“Do you know your trees?” William Warren asked us.

An awkward pause.

Although the desire to be able to identify tree species grows in me the more confident I become with woodworking, I must unfortunately admit that I am not yet in tune as much I should be with our natively grown trees. Therefore the chance to have a guided tour through the arboretum on The Fonthill Estate was really exciting, and so our tour started on a muddy track at the edge of the woods close to a stack of pine logs.

I really admired how the estate manages their trees and processes all the timber on site to reduce pollution. I am aware of a few contemporary designer-makers, Alice Blogg being one of them, who utilize locally sourced timbers for their pieces and have taken to planking and drying their own boards. This approach supports local economies and as a result is more sustainable and produces designs that benefit from a stronger narrative. Particularly after reading Robert Penn’s The Man Who Made Things Out Of Trees whilst camping in the New Forest (which proved a rather apt setting) and having this opportunity to learn more about the growing of timber, has given me more of an appreciation of where our materials come from and an appetite to learn more- and hopefully to one day give it a go!

Our tour was guided by two forestry experts who explained about the tasks involved in maintaining the woodlands; for example the culling of pests, such as squirrels and deer, to a sustainable level for the benefit of the trees’ growth. We stopped so that a patch of Ash trees with brown crowns could be pointed out to us; this is a sign of Ash Dieback. Although it would make sense to fell the majority of Ash early, so that saw mills can ‘cash in’ on Ash before it is infected with the fungus, the Woodland Trust have advised that the trees should be left standing. Their reasoning for this is that some strands of the Ash family may be resistant to the disease and therefore survive the epidemic; having learnt from their mistakes when mass amounts of trees were felled due to Dutch Elm Disease, reducing it from a common occurrence in our country’s landscape to a real rarity by the 1990s.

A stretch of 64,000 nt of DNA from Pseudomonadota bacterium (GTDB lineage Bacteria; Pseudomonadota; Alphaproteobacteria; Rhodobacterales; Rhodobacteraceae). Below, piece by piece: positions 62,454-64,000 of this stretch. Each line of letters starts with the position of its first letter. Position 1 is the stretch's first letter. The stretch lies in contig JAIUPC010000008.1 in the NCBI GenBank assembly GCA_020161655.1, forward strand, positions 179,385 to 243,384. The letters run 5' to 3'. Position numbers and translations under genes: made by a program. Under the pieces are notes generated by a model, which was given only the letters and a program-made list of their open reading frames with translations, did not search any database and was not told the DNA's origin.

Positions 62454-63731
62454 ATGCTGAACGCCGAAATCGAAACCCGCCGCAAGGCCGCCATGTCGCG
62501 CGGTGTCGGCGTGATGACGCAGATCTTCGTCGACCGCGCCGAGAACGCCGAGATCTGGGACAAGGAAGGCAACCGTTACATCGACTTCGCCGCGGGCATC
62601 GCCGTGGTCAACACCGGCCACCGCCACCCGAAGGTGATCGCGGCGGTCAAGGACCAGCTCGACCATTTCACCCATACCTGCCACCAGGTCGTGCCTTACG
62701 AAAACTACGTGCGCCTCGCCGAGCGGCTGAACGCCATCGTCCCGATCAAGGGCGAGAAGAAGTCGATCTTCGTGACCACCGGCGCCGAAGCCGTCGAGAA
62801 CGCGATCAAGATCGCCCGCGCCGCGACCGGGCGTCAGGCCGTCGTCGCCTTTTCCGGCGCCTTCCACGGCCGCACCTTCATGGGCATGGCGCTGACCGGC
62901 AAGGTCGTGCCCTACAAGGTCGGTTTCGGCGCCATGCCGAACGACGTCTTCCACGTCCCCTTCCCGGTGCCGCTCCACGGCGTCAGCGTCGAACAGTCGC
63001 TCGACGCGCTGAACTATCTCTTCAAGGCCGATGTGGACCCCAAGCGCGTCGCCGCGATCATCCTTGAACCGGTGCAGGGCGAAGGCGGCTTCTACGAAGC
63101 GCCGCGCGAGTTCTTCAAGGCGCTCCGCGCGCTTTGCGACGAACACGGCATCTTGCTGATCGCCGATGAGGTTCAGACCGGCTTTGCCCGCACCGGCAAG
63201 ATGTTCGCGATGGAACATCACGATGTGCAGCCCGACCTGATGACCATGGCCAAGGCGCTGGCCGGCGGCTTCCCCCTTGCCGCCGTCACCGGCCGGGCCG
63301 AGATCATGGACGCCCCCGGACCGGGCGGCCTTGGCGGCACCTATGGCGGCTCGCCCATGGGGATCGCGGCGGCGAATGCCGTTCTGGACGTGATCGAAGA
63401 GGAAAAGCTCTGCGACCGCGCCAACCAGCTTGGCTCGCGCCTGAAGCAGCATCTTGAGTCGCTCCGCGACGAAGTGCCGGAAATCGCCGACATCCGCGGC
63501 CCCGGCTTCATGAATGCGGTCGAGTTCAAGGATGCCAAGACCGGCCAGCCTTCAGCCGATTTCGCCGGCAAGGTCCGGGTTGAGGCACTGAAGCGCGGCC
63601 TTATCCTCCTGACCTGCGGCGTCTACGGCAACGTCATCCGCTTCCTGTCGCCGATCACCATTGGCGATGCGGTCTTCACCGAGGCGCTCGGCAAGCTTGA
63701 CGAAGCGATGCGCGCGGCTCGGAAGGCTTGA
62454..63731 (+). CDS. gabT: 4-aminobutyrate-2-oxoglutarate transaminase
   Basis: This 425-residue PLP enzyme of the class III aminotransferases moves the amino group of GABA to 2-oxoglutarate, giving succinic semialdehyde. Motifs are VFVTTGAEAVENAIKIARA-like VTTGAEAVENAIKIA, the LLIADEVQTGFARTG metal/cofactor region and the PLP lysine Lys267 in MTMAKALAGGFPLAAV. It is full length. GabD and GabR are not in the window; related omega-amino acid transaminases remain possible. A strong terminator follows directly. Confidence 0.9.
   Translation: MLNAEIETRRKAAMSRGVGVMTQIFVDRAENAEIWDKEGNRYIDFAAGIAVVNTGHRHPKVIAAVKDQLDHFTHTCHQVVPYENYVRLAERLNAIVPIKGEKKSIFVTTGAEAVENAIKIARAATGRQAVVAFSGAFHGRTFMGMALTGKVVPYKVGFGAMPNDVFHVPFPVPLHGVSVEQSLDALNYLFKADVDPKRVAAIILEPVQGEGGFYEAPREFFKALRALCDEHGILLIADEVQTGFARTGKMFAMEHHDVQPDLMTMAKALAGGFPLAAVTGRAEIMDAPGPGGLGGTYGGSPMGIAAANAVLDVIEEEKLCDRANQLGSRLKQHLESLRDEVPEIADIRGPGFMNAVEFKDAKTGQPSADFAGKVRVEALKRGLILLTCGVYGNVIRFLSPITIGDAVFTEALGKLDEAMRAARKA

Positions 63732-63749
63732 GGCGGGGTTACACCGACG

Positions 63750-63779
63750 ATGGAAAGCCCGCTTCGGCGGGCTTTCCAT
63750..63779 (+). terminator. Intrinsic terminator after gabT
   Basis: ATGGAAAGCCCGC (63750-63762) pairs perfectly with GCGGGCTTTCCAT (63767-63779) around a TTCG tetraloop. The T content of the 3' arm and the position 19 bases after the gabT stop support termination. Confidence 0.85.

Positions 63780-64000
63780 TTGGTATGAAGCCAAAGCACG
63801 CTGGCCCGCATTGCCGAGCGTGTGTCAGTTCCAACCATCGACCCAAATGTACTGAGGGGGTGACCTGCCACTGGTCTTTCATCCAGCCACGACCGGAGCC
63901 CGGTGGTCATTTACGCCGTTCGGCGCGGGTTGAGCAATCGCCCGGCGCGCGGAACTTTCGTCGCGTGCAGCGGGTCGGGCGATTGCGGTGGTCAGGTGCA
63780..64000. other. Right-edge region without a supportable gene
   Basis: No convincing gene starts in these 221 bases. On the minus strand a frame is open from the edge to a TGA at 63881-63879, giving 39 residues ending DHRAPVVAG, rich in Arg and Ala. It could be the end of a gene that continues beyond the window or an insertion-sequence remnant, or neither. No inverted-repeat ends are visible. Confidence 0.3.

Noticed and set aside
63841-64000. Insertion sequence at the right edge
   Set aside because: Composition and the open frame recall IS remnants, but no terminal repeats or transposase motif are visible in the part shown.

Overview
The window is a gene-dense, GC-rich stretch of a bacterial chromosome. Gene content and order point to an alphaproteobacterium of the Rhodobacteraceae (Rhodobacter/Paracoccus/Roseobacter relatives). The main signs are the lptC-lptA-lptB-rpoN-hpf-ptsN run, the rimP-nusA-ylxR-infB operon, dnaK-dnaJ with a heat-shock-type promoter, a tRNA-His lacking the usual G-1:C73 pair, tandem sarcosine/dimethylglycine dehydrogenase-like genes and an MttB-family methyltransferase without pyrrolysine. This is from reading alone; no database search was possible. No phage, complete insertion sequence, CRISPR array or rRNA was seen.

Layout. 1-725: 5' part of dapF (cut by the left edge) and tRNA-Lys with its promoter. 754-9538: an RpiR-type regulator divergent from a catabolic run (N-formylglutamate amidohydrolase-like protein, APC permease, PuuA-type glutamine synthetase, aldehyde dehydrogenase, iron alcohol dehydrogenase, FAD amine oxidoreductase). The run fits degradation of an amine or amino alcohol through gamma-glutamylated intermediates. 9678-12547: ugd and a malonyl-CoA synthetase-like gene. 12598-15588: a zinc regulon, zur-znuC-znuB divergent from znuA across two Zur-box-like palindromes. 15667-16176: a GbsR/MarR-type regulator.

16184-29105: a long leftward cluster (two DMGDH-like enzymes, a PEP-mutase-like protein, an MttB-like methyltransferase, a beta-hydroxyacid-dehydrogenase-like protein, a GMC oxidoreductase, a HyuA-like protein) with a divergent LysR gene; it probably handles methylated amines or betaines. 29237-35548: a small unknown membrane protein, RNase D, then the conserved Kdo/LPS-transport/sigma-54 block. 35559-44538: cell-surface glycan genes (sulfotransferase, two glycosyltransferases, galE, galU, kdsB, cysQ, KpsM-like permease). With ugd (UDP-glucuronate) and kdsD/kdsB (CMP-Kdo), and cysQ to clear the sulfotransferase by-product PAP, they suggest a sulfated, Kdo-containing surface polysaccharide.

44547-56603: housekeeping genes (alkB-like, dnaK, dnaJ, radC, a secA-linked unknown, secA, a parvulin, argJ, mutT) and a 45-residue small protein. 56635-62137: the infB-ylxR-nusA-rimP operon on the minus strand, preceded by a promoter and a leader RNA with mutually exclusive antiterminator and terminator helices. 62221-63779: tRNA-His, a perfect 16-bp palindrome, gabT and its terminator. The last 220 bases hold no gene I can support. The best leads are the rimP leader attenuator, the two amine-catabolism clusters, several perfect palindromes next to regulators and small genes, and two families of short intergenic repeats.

Having this molecular level knowledge of wood, no doubt increases your knowledge of the capabilities of it as a material and therefore your abilities as a craftsman. Every time I have heard Sebastian Cox speak about his practise, I am blown away by how informed he is, not only of the different species of wood, but also of how the whole industry of timber production operates. This understanding of woodland management also helps inform designer-makers when they are making consumer choices at the timber yard or during their design process. The concept of ‘fashionable timbers’ should be shunned, as woodlands- for the sake of biodiversity- should be rich in variety. As we continued to walk through the arboretum, it was demonstrated to us that as furniture makers we have a responsibility to select timbers that are sustainably and ethically sourced, as well as trying to make undervalued materials more desirable and marketable. After seeing so many Beech trees in the woodlands during our visit, I would like to use it for my own projects during this next year.

It struck me that for those who are mindful of what they put on their plate and eat; it makes sense to pay as much interest in where our materials have come from. As well as wood, this can definitely be said for those choosing to work with leather, as we returned to the barn for a talk and practical session with leather expert, Bill Amberg. Despite being vegan, I found his talk really interesting, and similarly to how I described my feelings when I hear Sebastian Cox speak about wood, I felt the same hearing Bill speak about his material. He knew so much about the sourcing and processing of the material that my confidence in his making abilities was faultless. Is this what the next level of craftsmanship looks like?

The day made me really consider all aspects of craft: from selecting natural resources through to applying the finishing touches to beautiful objects. And– particularly after hearing that Poppy Booth intends to make her own leather from frog skins, I am keen to try and make my own materials, whether that is weaving my own fabrics or dare I say, creating my own leather too!